May 18, 2019

Colorado Court of Appeals: Board Correctly Ruled that Contiguous Vacant Parcel Not “Used As a Unit” Within Residential Parcel

The Colorado Court of Appeals issued its opinion in Twilight Ridge, LLC v. Board of County Commissioners on Thursday, July 27, 2018.

Property Tax—C.R.S. § 39-1-102(14.4)(a)Used as a UnitVacant Land.

The Robinsons are the sole members of Twilight Ridge, LLC (Twilight), a Colorado limited liability company. In 2013 Twilight purchased two contiguous platted parcels of land in La Plata County. The first parcel has a home on it (the Residential Parcel). The second parcel is a 0.763 acre buildable but undeveloped lot (the Subject Parcel).

The La Plata County Assessor classified the Subject Parcel as vacant land. Twilight appealed the decision for the 2014 to 2015 tax years to the Board of County Commissioners of La Plata County and it appealed the decision for the 2016 tax year to the Board of Equalization for La Plata County, arguing to both bodies (collectively, the County) that the Subject Parcel should be reclassified as residential land. The County upheld the County Assessor’s classification.

Twilight appealed to the Board of Assessment Appeals (BAA). At a consolidated hearing, Mr. Robinson testified that he and his wife bought the two parcels together so that the Subject Parcel would give them privacy, serve as a buffer to prevent any potential house built on the subject property from impeding their views, and provide a place for their grandchildren to play when they visited. Further, although he was currently offering only the Residential Parcel for sale, Robinson intended to sell both parcels together.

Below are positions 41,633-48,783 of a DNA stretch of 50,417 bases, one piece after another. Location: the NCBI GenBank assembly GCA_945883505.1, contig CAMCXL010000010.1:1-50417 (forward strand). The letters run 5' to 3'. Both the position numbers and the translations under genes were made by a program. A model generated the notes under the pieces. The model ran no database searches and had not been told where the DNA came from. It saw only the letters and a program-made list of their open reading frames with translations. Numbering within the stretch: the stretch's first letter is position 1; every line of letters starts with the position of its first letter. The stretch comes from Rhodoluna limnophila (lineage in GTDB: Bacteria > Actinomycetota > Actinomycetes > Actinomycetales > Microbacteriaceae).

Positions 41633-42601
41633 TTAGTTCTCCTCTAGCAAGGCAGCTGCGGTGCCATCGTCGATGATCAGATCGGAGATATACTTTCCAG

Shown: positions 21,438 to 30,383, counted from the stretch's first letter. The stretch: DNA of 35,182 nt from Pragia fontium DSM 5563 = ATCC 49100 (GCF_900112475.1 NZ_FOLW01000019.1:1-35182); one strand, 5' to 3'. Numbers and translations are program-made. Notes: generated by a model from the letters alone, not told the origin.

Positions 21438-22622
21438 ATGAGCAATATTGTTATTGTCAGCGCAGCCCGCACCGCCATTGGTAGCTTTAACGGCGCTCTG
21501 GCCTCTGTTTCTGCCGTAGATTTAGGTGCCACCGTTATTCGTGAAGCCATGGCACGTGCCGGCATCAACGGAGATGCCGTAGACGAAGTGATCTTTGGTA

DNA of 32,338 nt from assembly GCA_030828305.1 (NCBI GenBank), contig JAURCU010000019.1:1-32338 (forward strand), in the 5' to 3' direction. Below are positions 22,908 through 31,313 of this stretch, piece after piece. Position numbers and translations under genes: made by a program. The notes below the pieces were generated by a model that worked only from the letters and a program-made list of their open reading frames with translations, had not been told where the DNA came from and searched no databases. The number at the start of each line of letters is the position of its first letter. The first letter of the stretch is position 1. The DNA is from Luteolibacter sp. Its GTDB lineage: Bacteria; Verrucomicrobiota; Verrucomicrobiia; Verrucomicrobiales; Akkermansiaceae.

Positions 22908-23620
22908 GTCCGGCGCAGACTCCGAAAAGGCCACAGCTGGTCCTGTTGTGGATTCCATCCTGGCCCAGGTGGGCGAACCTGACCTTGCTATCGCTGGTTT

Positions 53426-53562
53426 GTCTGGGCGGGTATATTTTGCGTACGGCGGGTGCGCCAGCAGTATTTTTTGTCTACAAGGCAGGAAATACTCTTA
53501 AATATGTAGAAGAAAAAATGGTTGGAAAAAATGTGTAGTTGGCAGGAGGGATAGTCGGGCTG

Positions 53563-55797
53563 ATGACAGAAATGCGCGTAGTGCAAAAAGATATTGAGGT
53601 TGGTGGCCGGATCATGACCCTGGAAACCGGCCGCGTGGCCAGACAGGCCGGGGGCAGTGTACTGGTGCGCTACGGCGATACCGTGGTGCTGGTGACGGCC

Twilight also offered testimony by the Colorado Division of Property Taxation’s deputy director, who was designated by the Property Tax Administrator (PTA) to testify regarding the Division’s policies as embodied in the PTA’s Assessors’ Reference Library (ARL). The County provided the testimony of its appraisers, who had visited the parcels and seen no activity or evidence of use on the Subject Parcel when she visited. The La Plata County Assessor also testified that using the Subject Parcel as a place for children to play and protect a view were “incidental” uses and not the “integral” use of the Subject Parcel in conjunction with the residential improvements that would warrant classifying it as residential. The BAA upheld the County’s classification.

On appeal, Twilight argued that the BAA misconstrued the “used as a unit” element of C.R.S. § 39-1-102(14.4)(a) and made clearly erroneous findings of fact. The BAA’s conclusion that Twilight did not satisfy its burden of proving that the Subject Parcel was used as a unit with the residential parcel is consistent with the ARL and the testimony at the hearing that “used as a unit” contemplates integral, not merely incidental, use.

The orders were affirmed.

Summary provided courtesy of Colorado Lawyer.

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